week's developments were fairly straightforward: Republicans opposed new
gun laws, so the legislation died. There wasn't anything the president
could do about it.
This wasn't about schmoozing or arm-twisting.
It had nothing to do with a movie Maureen Dowd liked or the "tone" of
the White House's message. Yes, there were some red-state Democrats who
balked, but it wasn't their filibuster, and even if they'd voted with
the majority, it wouldn't have been enough to overcome GOP opposition.
no denying that the legislative outcome represents a defeat for the
president — he fought for a bill that failed — but to blame him is to
overlook every relevant detail of what actually happened.
* * *
I think some of the misapplied blame is the result of mistaken institutional assumptions. As we talked about
last week, many like to think the president — any president, really —
is ultimately responsible for all political progress or the lack
thereof. Indeed, Americans like to think of their president as the most
powerful person on the planet. POTUS is the Leader of the Free World and
the Commander in Chief. He's the Top Dog, the Big Cheese, the Head
Honcho, the One in Charge, and the one with whom the buck stops.
when popular legislation the president supports dies, the assumption is
that it must be the president's fault — he's the leader, and if the
guy in charge isn't getting what he wants, he must bear responsibility.
the American system of government doesn't work this way. The president
is powerful, but the office has limits — the White House doesn't give
dictation to the legislative branch, and a president is not the head of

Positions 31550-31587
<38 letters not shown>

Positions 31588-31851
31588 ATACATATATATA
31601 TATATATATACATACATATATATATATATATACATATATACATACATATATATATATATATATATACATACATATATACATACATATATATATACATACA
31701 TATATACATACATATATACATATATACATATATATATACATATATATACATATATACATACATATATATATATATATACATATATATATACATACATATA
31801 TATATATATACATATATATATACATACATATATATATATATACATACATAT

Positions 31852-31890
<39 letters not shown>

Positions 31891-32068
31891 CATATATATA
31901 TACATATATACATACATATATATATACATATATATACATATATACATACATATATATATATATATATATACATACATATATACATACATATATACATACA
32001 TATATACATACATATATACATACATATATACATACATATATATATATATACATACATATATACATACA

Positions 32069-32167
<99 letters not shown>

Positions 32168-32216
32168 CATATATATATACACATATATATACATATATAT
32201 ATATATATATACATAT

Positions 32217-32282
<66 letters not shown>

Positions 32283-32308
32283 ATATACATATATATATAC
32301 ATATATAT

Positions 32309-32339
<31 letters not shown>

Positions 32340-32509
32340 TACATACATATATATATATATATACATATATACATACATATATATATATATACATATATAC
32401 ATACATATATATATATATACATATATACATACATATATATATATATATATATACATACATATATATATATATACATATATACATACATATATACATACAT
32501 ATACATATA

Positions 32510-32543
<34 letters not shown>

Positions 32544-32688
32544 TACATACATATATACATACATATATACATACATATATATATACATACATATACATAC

the opposition party that wants to see him fail.
* * *
I also believe there's an ongoing reluctance among many to appreciate
the scope of Republican radicalization. For many, especially in media,
there's an assumption that there are two major, mainstream political
parties — one center-left, the other center-right — and an effective
president can govern through competent bipartisan outreach.
Those assumptions are wrong. As we discussed
in January, outreach doesn't work because Republicans have reached an
ideological extreme unseen in modern American history. It's a quantifiable observation,
not a subjective one. Even if GOP policymakers were inclined to work
with Obama, they realize that they'd be punished soon after by a primary
challenge — and they know this to be true because it's happened more
than a few times in recent years (look up names like Crist, Specter,
Bennett, Lugar, etc.).
Let's return to the thesis
presented by Tom Mann and Norm Ornstein: "[W]e have no choice but to
acknowledge that the core of the problem lies with the Republican
* * *
There may have been a time a president could cajole rivals, but until
recent years, presidents didn't have to deal with an entire political
party that, statistically speaking, is the most ideologically extreme
since the dawn of the modern American party system.
On guns, the president leveraged public opinion, accepted
compromises, activated his electoral operation, and remained focused on
achievable, popular, mainstream goals. The Republican filibuster
The Beltway doesn't have to like this series of events, but it's what happened.
The Beltway media villagers just can't bring themselves to blame their cocktail party hosts, the Republicans. It's almost as if the Beltway media villagers long for a dictatorship, rendering Congress superfluous. "Daddy will make everything alright."